<1> INJECTIONS AND IMPLANTED DRUG PRODUCTS (PARENTERALS)—PRODUCT QUALITY TESTS This article is based on the requirement of the United State Pharmacopoeia General Chapter. (#usp, #pharmacopoeia, #MOA, #testprocedure, #qc, #qualitycontrol, #usp43, #nf38) INTRODUCTION PRODUCT QUALITY TESTS COMMON TO PARENTERAL DOSAGE FORMS Universal Tests Specific Tests PRODUCT QUALITY TESTS FOR SPECIFIC PARENTERAL DOSAGE FORMS Solutions Sterile Powders for Solutions Suspensions Liposomes Sterile Powders for Suspensions Emulsions Implants Drug-Eluting Stents INTRODUCTION Parenteral drug products include both injections and implanted drug products that are injected through the skin or other external boundary tissue, or implanted within the body to allow the direct administration of the active drug substance(s) into blood vessels, organs, tissues, or lesions. Injections may exist as either immediate- or extended-release dosage forms. Implanted parenteral drug products are long-acting dosage forms that provide continuous release of the active drug substance(s), often for periods of months to years. For systemic delivery, they may be placed subcutaneously; for local delivery, they may be placed in a specific region of the body. Routes of administration for parenteral drug products include intravenous, intraventricular, intra-arterial, intra-articular, subcutaneous, intramuscular, intrathecal, intracisternal, and intraocular. Parenteral dosage forms include solutions, suspensions, emulsions, sterile powders for solutions and suspensions (including liposomes), implants (including microparticles), and products that consist of both a drug and a device such as drug-eluting stents. The definitions and descriptions of these dosage forms, and brief information about their composition and manufacturing processes, are found in Pharmaceutical Dosage Forms 〈1151〉. [NOTE—All references to chapters above 1000 are for informational purposes only, for use as a helpful resource. These chapters are not mandatory unless explicitly called out for application] This chapter is divided into three main sections: (1) universal product quality tests that are applicable to parenteral dosage forms; (2) specific product quality tests, which are tests that should be considered in addition to Universal Tests; and (3) product quality tests for specific dosage forms, which list applicable tests (universal and specific) for the specific dosage form. This chapter applies, in whole or in part, when referenced in a drug product monograph (see General Notices, 3.10 Applicability of Standards). The pharmacopeial definitions for sterile preparations for parenteral use may not apply to some biologics because of their special nature and licensing requirements (see Biologics 〈1041〉). However, some biological finished drug products containing “Injection” in the monograph title must meet the requirements of 〈1〉 or indicated chapter subparts, where it is specified in the monograph. PRODUCT QUALITY TESTS COMMON TO PARENTERAL DOSAGE FORMS Universal Tests Universal tests are listed below and are applicable to parenteral dosage forms. IDENTIFICATION Identification tests are discussed in General Notices, 5.40 Identification cation should establish the identity of the drug or drugs present in the article and should discriminate between compounds of closely related structure that are likely to be present... ASSAY A specific and stability-indicating test should be used to determine the strength (content) of the drug product. In cases where the use of a nonspecific assay is justified, other supporting analytical procedures should be used to achieve overall specificity. A specific procedure should be used when there is evidence of excipient interference with the nonspecific assay. IMPURITIES Tests for Impurities are discussed in General Notices, 5.60 Impurities and Foreign Substances All articles should be tested to ensure that they meet the requirements. FOREIGN AND PARTICULATE MATTER Articles intended for parenteral administration should be prepared in a manner designed to exclude particulate matter as defined in Subvisible Particulate Matter in Therapeutic Protein Injections 〈787〉, Particulate Matter in Injections 〈788〉, or Particulate Matter in Ophthalmic Solutions 〈789〉, as well as excluding other foreign matter as appropriate for the dosage form. Each final container of all parenteral preparations should be inspected to the extent possible for the presence of observable foreign and particulate matter(hereafter termed visible particulates) in its contents. The inspection process should be designed and qualified to ensure that every lot of all parenteral preparations is essentially free from visible particulates, as dened in Visible Particulates in Injections 〈790〉. Qualification of the inspection process should be performed with reference to particulates in the visible range and those particulates that might emanate from the manufacturing or filling process. Every container in which the contents show evidence of visible particulates must be rejected. The inspection for visible particulates may take place during examination for other defects such as cracked or defective containers or seals, or when characterizing the appearance of a lyophilized product. When the nature of the contents or the container–closure system permits only limited inspection of the total contents, the 100%inspection of a lot should be supplemented with the inspection of constituted (e.g., dried) or withdrawn (e.g., from a dark amber container) contents of a sample of containers from the lot. Large-volume injections for single-dose infusion, small-volume injections, and pharmacy bulk packages (PBPs) are subject to the light obscuration or microscopic procedures and limits for subvisible particulate matter set forth in 〈788〉 unless otherwise specified in the chapter or in the individual monograph. An article packaged as both a large-volume and a small-volume injection meets the requirements set forth for small-volume injections where the container is labeled as containing 100 mL or less. It meets the requirements set forth for large-volume injections for single-dose infusion where the container is labeled as containing more than 100 mL. STERILITY The sterility of all drug products intended for parenteral administration should be confirmed by the use of methods described in Sterility Tests 〈71〉 or by an approved alternative method. BACTERIAL ENDOTOXINS All articles intended for parenteral administration should be prepared in a manner designed to limit bacterial endotoxins as defined in Bacterial Endotoxins Test 〈85〉 or Pyrogen Test 〈151〉 . CONTAINER CONTENT Container contents should be determined when appropriate (see Container Content for Injections 〈697〉). PACKAGING SYSTEMS The packaging system should not interact physically or chemically with the preparation to alter its strength, quality, or purity beyond the official or established requirements. The packaging system should meet the requirements in Elastomeric Components Used in Injectable Pharmaceutical Packaging/Delivery Systems 〈381〉 (CN 1-Dec-2020), Packaging and Storage Requirements 〈659〉, Containers Glass 〈660〉 , Plastic Packaging Systems and their Materials of Construction 〈661〉 , Plastic Materials of Construction 〈661.1〉, and Plastic Packaging Systems for Pharmaceutical Use 〈661.2〉 . Further information regarding packaging systems testing may be found in Assessment of Extractables Associated with Pharmaceutical Packaging/Delivery Systems 〈1663〉 and Assessment of Drug Product Leachables Associated with Pharmaceutical Packaging/Delivery Systems 〈1664〉 . CONTAINER–CLOSURE INTEGRITY The packaging system should be closed or sealed in such a manner as to prevent contamination or loss of contents. Validation of container integrity must demonstrate no penetration of microbial contamination or gain or loss of any chemical or physical parameter deemed necessary to protect the product (see Package Integrity Evaluation — Sterile Products 〈1207〉 , Package IntegrityTesting in the Product Life Cycle — Test Method Selection and Validation 〈1207.1〉 , Package Integrity Leak Test Technologies 〈1207.2〉 , and Package Seal Quality Test Technologies 〈1207.3〉 ). LABELING All articles intended for parenteral administration should meet the labeling requirements dened in Labeling 〈7〉. Specific Test In addition to the Universal Tests listed above, the following specific tests may be necessary depending on the dosage form. UNIFORMITY OF DOSAGE UNITS This test is applicable for parenteral drug products and dosage forms packaged in single-unit containers. It includes both the mass of the dosage form and the content of the active substance in the dosage form (see Uniformity of Dosage Units 〈905〉 ). VEHICLES AND ADDED SUBSTANCES There are other vehicles, both aqueous and nonaqueous, beyond those that are discussed below. All vehicles should be suitable for their intended use and not impact drug product quality. Aqueous vehicles: Aqueous vehicles must meet the requirements of 〈151〉 or 〈85〉 , whichever is specified in the monograph. Water for injection is generally used as the vehicle. Sodium chloride or dextrose may be added to render the resulting solution isotonic, and sodium chloride injection or Ringer's injection may be used in whole or in part instead of water for injection. Nonaqueous vehicles: Fixed oils are classified under Nonaqueous vehicles. Fixed oils used as vehicles are of vegetable origin and are odorless. They meet the requirements in the test for Solid Paraffin in Mineral Oil monograph with the cooling bath maintained at 10°. Nonaqueous vehicles should also meet the requirements of the following tests: Fats and Fixed Oils 〈401〉, Saponification Value: Between 185 and 200 Fats and Fixed Oils 〈401〉,Iodine Value : Between 79 and 141 Fats and Fixed Oils 〈401〉, Unsaponifiable Matter : NMT 1.5% Fats and Fixed Oils 〈401〉, Acid Value : NMT 0.2 Fats and Fixed Oils 〈401〉, Peroxide Value : NMT 5.0 Water Determination 〈921〉, Method Ic : NMT 0.1% Limit of Copper, Iron, Lead, and Nickel : [NOTE —The test for nickel is not required if the oil has not been subjected to hydrogenation, or a nickel catalyst has not been used in processing.] Proceed as directed in Fats and Fixed Oils 〈401〉 , Trace Metals or Elemental Impurities — Procedures 〈233〉 . Meet the requirements in Elemental Impurities — Limits 〈232〉. Synthetic mono- or diglycerides of fatty acids may be used provided they are liquid and remain clear when cooled to 10° and have a Iodine Value of NMT 140. Added substances: Suitable substances may be added to preparations in order to increase stability or usefulness unless they are prescribed in the monograph. No coloring agent may be added to a preparation solely for the purpose of coloring the finished preparation (see General Notices, 5.20 Added Substances and Antimicrobial Effectiveness Testing 〈51〉 ). Observe special care in the choice and use of added substances in preparations with volumes that exceed 5 mL. The following limits prevail unless otherwise directed: Mercury and cationic surface-active agents: NMT 0.01% Chlorobutanol, cresol, phenol, and similar substances: NMT 0.5% Sulfur dioxide or an equivalent amount of sulfite, bisulfite, or metabisulfite of potassium or sodium: NMT 0.2% ANTIMICROBIAL PRESERVATIVES Antimicrobial agents must be added to preparations intended for injection that are packaged in multiple-dose containers unless one of the following conditions prevails: (1) there are different directions in the individual monograph; (2) the substance contains a radionuclide with a physical half-life of less than 24 h; or (3) the active ingredients are themselves antimicrobial. Substances must meet the requirements of 〈51〉 and Antimicrobial Agents — Content 〈341〉. WATER CONTENT The water content of freeze-dried (lyophilized) products should be determined when appropriate (see 〈921〉). ALUMINUM CONTENT See Labeling 〈7〉, Aluminum in Large-Volume Injections (LVIs), Small-Volume Injections (SVIs), and Pharmacy Bulk Packages (PBPs)Used in Parenteral Nutrition (PN) Therapy for information related to specific labeling requirements associated with aluminum content. COMPLETENESS AND CLARITY OF SOLUTIONS The following tests are performed to demonstrate suitability of constituted solutions prepared before administration. Constitute the solution as directed in the labeling supplied by the manufacturer: The solid dissolves completely, leaving no undissolved matter. The constituted solution is not significantly less clear than an equal volume of the diluent or of purified water contained in a similar vessel and examined similarly. Protein solutions may exhibit an inherent opalescence. The constituted solution is free from particulate matter that can be observed on visual inspection (see 〈 790 〉). PRODUCT QUALITY TESTS FOR SPECIFIC PARENTERAL DOSAGE FORMS Product quality tests for the specific dosage forms are listed below. Specific chapter(s) referenced for the test can be found in the Universal Tests and Specific Tests sections.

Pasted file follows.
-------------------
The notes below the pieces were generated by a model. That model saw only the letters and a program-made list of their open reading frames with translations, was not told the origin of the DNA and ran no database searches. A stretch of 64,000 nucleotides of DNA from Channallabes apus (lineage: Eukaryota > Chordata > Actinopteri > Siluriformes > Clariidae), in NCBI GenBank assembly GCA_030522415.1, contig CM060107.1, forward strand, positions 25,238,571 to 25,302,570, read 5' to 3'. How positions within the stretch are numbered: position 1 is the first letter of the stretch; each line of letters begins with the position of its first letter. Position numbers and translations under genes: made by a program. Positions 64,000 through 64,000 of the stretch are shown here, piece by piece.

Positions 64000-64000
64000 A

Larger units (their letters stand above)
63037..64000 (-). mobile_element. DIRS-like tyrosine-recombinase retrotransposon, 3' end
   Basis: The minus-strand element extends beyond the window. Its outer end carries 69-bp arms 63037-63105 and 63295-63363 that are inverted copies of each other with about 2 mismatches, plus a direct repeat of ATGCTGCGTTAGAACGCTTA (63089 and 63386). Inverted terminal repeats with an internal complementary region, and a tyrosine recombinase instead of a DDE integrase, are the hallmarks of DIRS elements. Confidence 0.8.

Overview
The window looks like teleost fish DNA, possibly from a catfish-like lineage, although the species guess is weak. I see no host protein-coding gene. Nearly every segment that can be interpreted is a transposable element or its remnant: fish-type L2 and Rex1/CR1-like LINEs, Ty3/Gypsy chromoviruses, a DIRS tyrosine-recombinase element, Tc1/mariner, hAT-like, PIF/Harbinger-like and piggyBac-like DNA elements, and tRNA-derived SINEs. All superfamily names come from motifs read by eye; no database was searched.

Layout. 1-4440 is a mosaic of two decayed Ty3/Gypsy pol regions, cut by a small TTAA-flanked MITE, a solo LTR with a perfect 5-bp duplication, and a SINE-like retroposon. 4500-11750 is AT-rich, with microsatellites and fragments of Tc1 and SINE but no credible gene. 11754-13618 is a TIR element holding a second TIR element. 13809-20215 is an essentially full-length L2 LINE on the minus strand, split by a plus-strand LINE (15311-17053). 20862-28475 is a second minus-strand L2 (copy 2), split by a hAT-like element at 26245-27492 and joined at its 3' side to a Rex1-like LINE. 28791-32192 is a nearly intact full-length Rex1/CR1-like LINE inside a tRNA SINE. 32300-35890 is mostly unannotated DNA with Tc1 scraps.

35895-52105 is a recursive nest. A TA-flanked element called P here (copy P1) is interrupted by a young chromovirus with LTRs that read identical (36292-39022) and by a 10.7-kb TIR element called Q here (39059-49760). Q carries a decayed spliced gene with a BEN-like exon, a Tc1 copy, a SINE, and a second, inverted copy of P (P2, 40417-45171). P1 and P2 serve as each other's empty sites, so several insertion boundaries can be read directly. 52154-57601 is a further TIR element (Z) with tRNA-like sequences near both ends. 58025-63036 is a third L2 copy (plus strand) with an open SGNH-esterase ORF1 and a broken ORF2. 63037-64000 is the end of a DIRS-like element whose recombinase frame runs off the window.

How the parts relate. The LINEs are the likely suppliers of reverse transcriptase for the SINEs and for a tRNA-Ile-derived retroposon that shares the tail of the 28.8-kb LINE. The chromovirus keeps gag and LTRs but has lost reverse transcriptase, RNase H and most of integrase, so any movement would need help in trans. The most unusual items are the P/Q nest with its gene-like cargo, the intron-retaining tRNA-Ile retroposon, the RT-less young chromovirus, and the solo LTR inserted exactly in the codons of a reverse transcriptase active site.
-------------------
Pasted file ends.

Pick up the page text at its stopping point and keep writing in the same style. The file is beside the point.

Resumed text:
Solutions A solution is a clear, homogeneous liquid dosage form that contains one or more chemical substances (e.g., drug substances or excipients) dissolved in a solvent (aqueous or nonaqueous) or a mixture of mutually miscible solvents. Solutions intended for parenteral administration (e.g., by injection or for irrigation) must be sterile and biocompatible with the intended administration site. This includes consideration of factors such as tonicity, pH, pyrogenicity, extraneous particulate matter, and physicochemical compatibility, among others. Unless otherwise justified, the following tests are required for solutions for injection: Universal Tests Specific Tests Antimicrobial Preservatives Sterile Powders for Solutions Sterile powders for solutions (also referred to as sterile powders for injection) consist of drug substances and other components as dry-formulation ingredients to ensure the chemical and physical stability of the presentation within a final-use container. Companion sterile diluent or diluent compartments may be provided to facilitate constitution to the desired final volume. The sterile article for injection may be presented in several forms: lyophilized powder intended for final solution, powdered solids intended for final solution, or dry solids that form viscous liquids upon constitution. The description should include a section that deals with ease of dispersion and reconstitution. The dosage form is a homogeneous solid that is readily constituted to the final form with the specified diluent, and dispersion is completed with gentle agitation. Unless otherwise justified, the following tests apply to sterile powders for injection: Universal Tests The following applies to constituted solutions: Chapter 〈 905 〉: To ensure the consistency of dosage units, each unit in a batch should have a drug substance content within a narrow range around the label claim. Dosage units are defined as dosage forms that contain a single dose or a part of a dose of drug substance in each unit. For liquid dosage forms analysts should conduct the assay on an amount of well-mixed constituted material that is removed from an individual container under conditions of normal use, should express the results as delivered dose, and should calculate the acceptance value. The following applies to dry cake: Loss on Drying 〈731〉 : The procedure set forth in this chapter determines the amount of volatile matter of any kind that is driven off under the conditions specified. Chapter 〈 921 〉: Water or solvent content may have important effects on reconstitution and stability. For articles that require water or solvent content control, analysts should perform one of the methods described in 〈 921 〉 or a suitable replacement. Appearance: Analysts should assess the level of and the unit variation for the following parameters: Color of Dry Cake: Varies within target parameters Texture and Homogeneity of Dry Cake: Varies within target parameters Presence of Foreign Material: All units with visible foreign material must be rejected Suspensions Parenteral suspensions are liquid dosage forms that contain solid particles in a state of uniform dispersion. Suspensions for parenteral administration must be sterile and compatible with the administration site. Consideration should be given to pH and pyrogenicity, and appropriate limits should be identified. Physical stability evaluations of parenteral suspension preparations should include evaluations to confirm that the particle size range of suspended matter does not change with time and to confirm that the solids in the preparation can be readily resuspended to yield a uniform preparation. The following tests are required for suspensions for injection unless otherwise justified: Universal Tests Specific Tests Uniformity of Dosage Units Antimicrobial Preservatives Liposomes Liposomes are unique drug products with unique properties that can be either solutions or suspensions. Liposomes are aqueous dispersions of amphiphilic lipids and have low water solubility. They are organized as a bilayer sheet that encloses an internal aqueous compartment and are known as lipid bilayer vesicles. Liposomes can have a single lipid bilayer (unilamellar vesicle) or can have an onion-like multilayered structure (multilamellar vesicle). The amphiphilic lipids comprise a hydrated head group at the water interface of the bilayer attached to a hydrophobic group that forms the interior of the bilayer by association with the hydrophobic group of lipids from the opposite leaflet of the bilayer. The physical properties of the liposome and its bilayer can vary widely and depend on lipid composition, aqueous composition, and temperature relative to the acyl components' phase transition points.Because of the central aqueous compartment, a simple test for the presence of liposomes in a lipid dispersion is to determine the presence of an entrapped aqueous phase. A liposome drug product consists of the drug substance, liposome components, and other inactive but critical ingredients such as an aqueous dispersion unless the contents are a lyophilized product. Unless otherwise justified, the following tests are required for liposomes: Universal Tests Specific Tests Globule Size Distribution in Lipid Injectable Emulsions 〈729〉 Sterile Powders for Suspensions Sterile powders for suspensions consist of drug substances and other components as dry-formulation ingredients to ensure the chemical and physical stability of the presentation within a final-use container. Companion sterile diluent or diluent compartments may be provided to facilitate constitution to the desired final volume. The sterile article for injection may be presented in several forms: lyophilized powder intended for final suspension, powdered solids intended for final suspension, and microparticles that retain their integrity and are delivered as a sterile suspension. The description should include a section that deals with ease of dispersion and reconstitution. The dosage form is a homogeneous solid that is readily constituted to the final form with the specified diluent, and dispersion is completed with gentle agitation. Unless otherwise justified, the following tests apply to sterile powders for injection: Universal Tests Microparticles: Some microparticles are provided as a sterile powder to be reconstituted as a suspension before injection. The majority of microparticle preparations are for reconstitution as a suspension for injection. For quality test requirements, please refer to Implants . Emulsions Emulsions for parenteral dosage forms are liquid preparations of drug substances dissolved or dispersed in a suitable emulsion medium. Oil-in-water or water-in-oil emulsions typically entrap the drug substance. Emulsions typically are white, turbid, homogeneous liquid dosage forms that contain one or more chemical substances (e.g., drug substances and excipients) dissolved in a solvent (aqueous or nonaqueous) or mixture of mutually miscible solvents. Emulsionsintended for intravenous administration must be sterile and must be compatible with the intended administration site. Unless otherwise justified, the following tests are required for emulsions for injection: Universal Tests Specific Tests Chapter 〈729〉 Implants Implants for extended-release consist of a matrix of drug substance and polymeric excipient that may or may not have an outer rate-controlling membrane. The polymeric excipient must be biocompatible but may or may not be bioresorbable. Some implants are made from medical-grade metal with an osmotic pump inside that effects the extended-release of the drug substance. Implants must be sterile and usually are formed in the shape of a cylinder, although other shapes are used. Solvents used to dissolve the formulation can lead to sterilization, and thus the internal sterility test method should demonstrate that the sample preparation does not lead to sterilization of the test sample. Cylindrically shaped implants for systemic delivery usually are provided in an inserter for subcutaneous or local administration such as local ocular delivery. Implants also can be surgically implanted for local delivery, e.g., ocular delivery. Unless otherwise justified, the following tests are required for implants: Universal Tests Specific Tests Uniformity of Dosage Units In situ Gels Sterile in situ gels are liquid preparations that are intended for injection into specific therapeutic targets. Typically they consist of polymers in organic solvents, and upon injection the solvents migrate away from the site, leaving a gelled mass. The preparations may be injected as-is, upon reconstitution, from in situ formation, or from chemically initiated catalysis that results in the final form. Unless otherwise justified, the following tests are required for in situ gels: Universal Tests Specific Tests Antimicrobial Preservatives Microparticles Injectable, resorbable microparticles for extended-release generally range from 20 to 100 μm in diameter. They consist of drug substances embedded within a biocompatible, bioresorbable polymeric excipient, e.g., polyester excipients. Microparticles are provided as sterile powder in a vial or syringe. Just before intramuscular or subcutaneous administration, the microparticle powder should be suspended in an aqueous injection vehicle (diluent). The injection vehicle usually consists of water for injection, surfactant, and a viscosity enhancer, and the vehicle may contain a compound that adjusts osmolality, e.g., a sugar with or without a compound that controls pH, e.g., an acid. The injection vehicle must be sterile and must be tested according to requirements for solutions that are intended for parenteral administration. Unless otherwise justified, the following tests are required for microparticles for injection: Universal Tests Specific Tests Uniformity of Dosage Units Water Content Drug-Eluting Stents Drug-eluting stents are tiny metal or polymer scaffolds used to keep arteries open following a medical intervention; the drug substance is incorporated into or onto the stent platform. Drug-eluting stents typically have two components of testing: (1) functional tests that generally are American Society for Testing and Materials (ASTM) International methods that fall outside the scope of this chapter and (2) analytical tests. Unless otherwise justified, the following tests are required for drug-eluting stents: Universal Tests Specific Tests Uniformity of Dosage Units. The content of the active substance in the dosage form is applicable for drug-eluting scents packagedeight variation (see 〈 905 〉). With appropriate justification, the number of stents needed for this test may be fewer than the recommended number of stents in 〈 905 〉. 〈88〉 Biological Reactivity Tests, In Vivo